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Timing for Wisdom Tooth Removal

When is the right time to get your wisdom teeth extracted?

A Brief History of Wisdom Teeth

Anthropologists believe that wisdom teeth, the third set of molars that typically come in between ages 17-25, were needed by our prehistoric ancestors in order to adequately chew the nuts, roots, rough plants, and seeds that made up the bulk of their diet. As their teeth broke, wore, or fell out, the wisdom teeth were there as back-up, replacing the damaged teeth and allowing them to continue chewing their tough food.

As humans adapted to their environment, started cooking their food (which made it softer), wisdom teeth weren't as necessary to chew food. As humans evolved, their brains also started growing and jaws started shrinking to accommodate the space needed.

Nowadays, most people find that there just isn't enough space in their jaw for their wisdom teeth to come all the way in, so they must face the decision about whether or not they should be removed.

When Should I Get My Wisdom Teeth Removed?

Some are lucky enough to have enough space in their jaws for their third molars to grow straight in like any other teeth, others are not so lucky. Without adequate space in the jaw, wisdom teeth may grow in crooked, pushing on other teeth, or may not completely grow in at all, remaining impacted (partially or fully below the gum, partially or fully still in the jaw bone). Partially impacted wisdom teeth, where only part of the tooth is showing above the gum, are especially difficult to clean, so are prone to cavities and infection.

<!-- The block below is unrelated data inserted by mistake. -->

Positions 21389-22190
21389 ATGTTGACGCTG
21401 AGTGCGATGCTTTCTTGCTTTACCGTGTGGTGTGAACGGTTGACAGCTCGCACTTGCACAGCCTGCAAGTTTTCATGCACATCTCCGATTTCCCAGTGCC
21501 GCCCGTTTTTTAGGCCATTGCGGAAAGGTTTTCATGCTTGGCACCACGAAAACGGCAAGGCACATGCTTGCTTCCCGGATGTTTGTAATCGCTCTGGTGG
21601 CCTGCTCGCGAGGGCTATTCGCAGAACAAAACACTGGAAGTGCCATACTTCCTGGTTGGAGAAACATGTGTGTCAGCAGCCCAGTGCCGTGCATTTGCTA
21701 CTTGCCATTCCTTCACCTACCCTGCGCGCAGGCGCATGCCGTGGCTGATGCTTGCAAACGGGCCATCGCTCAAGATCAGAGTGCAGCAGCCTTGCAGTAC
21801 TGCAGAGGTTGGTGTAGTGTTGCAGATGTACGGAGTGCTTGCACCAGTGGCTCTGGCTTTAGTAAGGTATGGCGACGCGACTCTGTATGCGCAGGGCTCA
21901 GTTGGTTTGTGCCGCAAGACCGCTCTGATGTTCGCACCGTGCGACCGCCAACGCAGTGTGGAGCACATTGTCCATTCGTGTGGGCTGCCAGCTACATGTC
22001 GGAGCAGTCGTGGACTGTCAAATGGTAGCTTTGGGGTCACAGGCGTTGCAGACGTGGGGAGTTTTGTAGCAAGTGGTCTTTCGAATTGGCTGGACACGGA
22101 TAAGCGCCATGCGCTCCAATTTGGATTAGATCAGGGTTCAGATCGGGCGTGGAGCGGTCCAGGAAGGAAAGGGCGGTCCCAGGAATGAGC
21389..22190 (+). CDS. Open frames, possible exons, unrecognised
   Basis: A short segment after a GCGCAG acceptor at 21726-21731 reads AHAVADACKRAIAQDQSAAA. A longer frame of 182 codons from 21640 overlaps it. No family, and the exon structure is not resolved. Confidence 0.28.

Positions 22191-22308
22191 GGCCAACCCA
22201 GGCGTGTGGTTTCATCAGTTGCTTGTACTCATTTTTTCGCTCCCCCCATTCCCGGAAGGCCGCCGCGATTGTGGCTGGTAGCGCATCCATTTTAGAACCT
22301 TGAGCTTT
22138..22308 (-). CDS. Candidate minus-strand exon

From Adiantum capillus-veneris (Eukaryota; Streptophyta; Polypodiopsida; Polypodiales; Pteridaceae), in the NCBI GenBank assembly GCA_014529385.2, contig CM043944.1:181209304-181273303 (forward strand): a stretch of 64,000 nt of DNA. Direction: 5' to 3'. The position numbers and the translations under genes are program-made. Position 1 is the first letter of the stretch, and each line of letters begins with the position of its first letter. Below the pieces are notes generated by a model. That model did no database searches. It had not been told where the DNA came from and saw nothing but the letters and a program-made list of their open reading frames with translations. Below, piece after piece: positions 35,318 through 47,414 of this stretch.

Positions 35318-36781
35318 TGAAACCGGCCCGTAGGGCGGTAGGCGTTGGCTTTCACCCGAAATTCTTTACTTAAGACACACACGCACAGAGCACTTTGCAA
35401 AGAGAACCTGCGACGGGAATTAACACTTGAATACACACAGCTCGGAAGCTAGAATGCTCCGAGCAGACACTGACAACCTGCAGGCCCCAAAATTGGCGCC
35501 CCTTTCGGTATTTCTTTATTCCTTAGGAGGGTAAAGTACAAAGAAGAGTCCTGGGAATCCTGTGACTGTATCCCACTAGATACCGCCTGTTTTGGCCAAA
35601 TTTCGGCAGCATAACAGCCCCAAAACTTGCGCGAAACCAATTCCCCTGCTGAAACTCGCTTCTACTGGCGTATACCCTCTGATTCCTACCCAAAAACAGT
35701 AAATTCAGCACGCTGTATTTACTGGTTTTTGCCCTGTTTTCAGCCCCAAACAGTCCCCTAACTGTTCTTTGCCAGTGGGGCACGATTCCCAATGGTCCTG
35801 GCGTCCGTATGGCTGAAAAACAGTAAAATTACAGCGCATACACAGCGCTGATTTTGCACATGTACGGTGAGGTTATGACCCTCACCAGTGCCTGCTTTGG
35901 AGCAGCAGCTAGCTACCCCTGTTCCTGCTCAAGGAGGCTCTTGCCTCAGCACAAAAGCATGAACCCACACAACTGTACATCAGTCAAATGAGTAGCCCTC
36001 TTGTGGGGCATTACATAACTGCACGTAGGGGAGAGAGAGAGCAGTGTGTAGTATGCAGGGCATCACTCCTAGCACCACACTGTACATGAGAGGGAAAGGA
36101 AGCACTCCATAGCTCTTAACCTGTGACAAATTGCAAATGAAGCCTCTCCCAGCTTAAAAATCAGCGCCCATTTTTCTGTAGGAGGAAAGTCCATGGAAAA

For most people, wisdom teeth start coming in between ages 17-23, however, your dentist will provide an opinion about if and when these teeth should be removed. The dentist will make a recommendation based on patient age, pain level, level of decay, gum disease, whether cysts or tumors are present, and whether there has been recurring gum infection around the tooth in question. Dentists may sometimes recommend extraction before the patient is even experiencing issues, if they believe the wisdom teeth will cause issues in the future. Talk to your dentist if you think your wisdom teeth should be removed - they will let you know if they should be pulled and when.

Wisdom Teeth and Insurance

Insurance coverage for wisdom tooth removal highly depends on several factors:

  • Difficulty of extraction
  • Level of tooth impaction
  • Place of service (dental clinic vs. outpatient hospital)
  • Level of anesthesia used

Some insurance plans require the dental office to submit a prior authorization for some procedures, like removal of impacted teeth or general anesthesia. Check with your insurance plan before your procedure to confirm your benefits.